Jim Dean, my dad’s colleague and long-since-retired English teacher at Larkin high school near Chicago has a wonderful laugh and a razor sharp wit. His appreciation of English is also remarkable. When he sent me this link to an account of driving across country while listening to an audio book version of Moby Dick, it made me smile. I love audio books and reading as well, and find they are very different experiences. Especially with something like Moby Dick. The money quote from the New York Times account:
I was always glad at day’s end too, when we parked and turned off “Moby-Dick.” Not that the book ended then. Usually, in the evening, I would begin reading the book where we had left off listening. I have never been so struck by the silence of the printed word. I have never grasped so clearly how inward words have to go in our minds before they come alive. I was the one leaning forward, hearkening to Ishmael, keenly aware of the whiteness of the page, just as I had been every time I’d read “Moby-Dick” before.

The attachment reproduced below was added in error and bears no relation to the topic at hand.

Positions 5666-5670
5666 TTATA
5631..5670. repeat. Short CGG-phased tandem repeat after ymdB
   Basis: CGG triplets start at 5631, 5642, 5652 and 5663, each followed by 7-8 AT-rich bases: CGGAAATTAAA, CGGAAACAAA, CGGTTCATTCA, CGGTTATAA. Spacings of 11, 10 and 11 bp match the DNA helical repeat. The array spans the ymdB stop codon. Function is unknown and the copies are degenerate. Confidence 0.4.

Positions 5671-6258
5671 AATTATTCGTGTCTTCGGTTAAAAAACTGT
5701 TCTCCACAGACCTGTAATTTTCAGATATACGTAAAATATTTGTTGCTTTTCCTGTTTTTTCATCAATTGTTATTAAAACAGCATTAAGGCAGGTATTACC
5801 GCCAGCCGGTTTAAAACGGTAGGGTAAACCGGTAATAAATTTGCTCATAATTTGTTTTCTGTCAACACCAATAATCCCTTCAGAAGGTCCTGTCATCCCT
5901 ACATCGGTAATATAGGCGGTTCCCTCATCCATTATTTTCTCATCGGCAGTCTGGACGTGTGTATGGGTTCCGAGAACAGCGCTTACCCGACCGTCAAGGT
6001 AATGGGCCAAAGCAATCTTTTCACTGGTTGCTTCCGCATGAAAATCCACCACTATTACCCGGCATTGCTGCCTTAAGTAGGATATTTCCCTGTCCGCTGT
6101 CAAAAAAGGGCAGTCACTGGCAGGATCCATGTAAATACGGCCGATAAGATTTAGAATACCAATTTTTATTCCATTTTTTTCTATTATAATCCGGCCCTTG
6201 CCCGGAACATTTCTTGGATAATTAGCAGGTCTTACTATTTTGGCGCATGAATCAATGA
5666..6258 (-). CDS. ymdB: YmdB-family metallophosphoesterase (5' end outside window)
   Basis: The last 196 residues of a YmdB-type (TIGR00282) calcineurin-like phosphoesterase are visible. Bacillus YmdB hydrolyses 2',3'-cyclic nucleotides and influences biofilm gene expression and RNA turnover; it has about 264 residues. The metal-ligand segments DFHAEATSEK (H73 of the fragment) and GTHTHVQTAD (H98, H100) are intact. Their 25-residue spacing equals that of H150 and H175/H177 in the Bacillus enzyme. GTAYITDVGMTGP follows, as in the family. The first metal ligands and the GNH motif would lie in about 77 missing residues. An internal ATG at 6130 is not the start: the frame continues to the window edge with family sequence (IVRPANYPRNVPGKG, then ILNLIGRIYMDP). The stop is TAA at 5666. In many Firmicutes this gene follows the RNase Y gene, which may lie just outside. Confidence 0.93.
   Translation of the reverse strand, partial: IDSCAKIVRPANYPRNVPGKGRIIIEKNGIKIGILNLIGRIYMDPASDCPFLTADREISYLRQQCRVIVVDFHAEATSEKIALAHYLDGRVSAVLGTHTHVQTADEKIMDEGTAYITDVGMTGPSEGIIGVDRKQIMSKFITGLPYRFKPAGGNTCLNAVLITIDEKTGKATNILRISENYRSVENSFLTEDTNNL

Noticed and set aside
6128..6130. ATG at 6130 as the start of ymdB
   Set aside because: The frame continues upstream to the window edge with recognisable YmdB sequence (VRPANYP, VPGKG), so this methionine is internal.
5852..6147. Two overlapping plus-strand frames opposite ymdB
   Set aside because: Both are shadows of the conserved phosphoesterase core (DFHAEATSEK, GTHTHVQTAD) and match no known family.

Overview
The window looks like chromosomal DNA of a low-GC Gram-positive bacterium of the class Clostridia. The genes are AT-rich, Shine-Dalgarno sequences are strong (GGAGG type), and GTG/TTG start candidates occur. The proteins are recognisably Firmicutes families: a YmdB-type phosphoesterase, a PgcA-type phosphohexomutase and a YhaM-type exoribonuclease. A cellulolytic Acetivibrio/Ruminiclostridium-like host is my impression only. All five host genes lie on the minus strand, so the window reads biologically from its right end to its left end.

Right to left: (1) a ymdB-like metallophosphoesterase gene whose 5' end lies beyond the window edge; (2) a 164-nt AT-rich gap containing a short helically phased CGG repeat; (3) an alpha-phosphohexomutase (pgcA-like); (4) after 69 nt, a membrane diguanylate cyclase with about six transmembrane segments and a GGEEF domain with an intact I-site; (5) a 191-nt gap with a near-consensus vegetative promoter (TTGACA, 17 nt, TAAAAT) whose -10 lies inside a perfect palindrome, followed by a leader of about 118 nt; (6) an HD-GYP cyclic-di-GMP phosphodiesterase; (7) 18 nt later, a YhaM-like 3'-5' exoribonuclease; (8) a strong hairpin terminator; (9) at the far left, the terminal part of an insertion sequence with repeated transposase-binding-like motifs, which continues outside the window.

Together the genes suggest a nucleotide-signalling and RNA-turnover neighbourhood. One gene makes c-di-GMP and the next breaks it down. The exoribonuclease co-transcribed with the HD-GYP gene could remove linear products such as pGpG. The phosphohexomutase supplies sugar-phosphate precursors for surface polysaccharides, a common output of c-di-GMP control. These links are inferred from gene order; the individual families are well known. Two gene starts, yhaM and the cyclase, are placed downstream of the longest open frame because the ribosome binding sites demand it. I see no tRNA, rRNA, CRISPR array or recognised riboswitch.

But I also smiled because just last summer, after more than ten years without a real road trip, I escorted my daughter along the left coast, shopping for colleges. Instead for flying from Dad’s retirement home near Denver, I drove to LA to meet her. I threw in an old CD audio book about how the Irish Saved Civilization, Dad loved it. It made for great listening (anything about Ireland needs to be both rich in language and delivery), speaking of green verdant fields as I passed Moab, fearing the Goths as I reached the Grand Canyon. Maybe I will try an audio version of Joyce if I drive around Hawaii. Incongruent enough? Maybe Maugham.
But I keep wondering. Now, who’s Ishmael?
***1 AM Update (too much coffee). Over at my favorite blog, the Dish, Andrew Sullivan points us to research that says even if we are reading silently, we are hearing the words. Love those Internet Coincidences.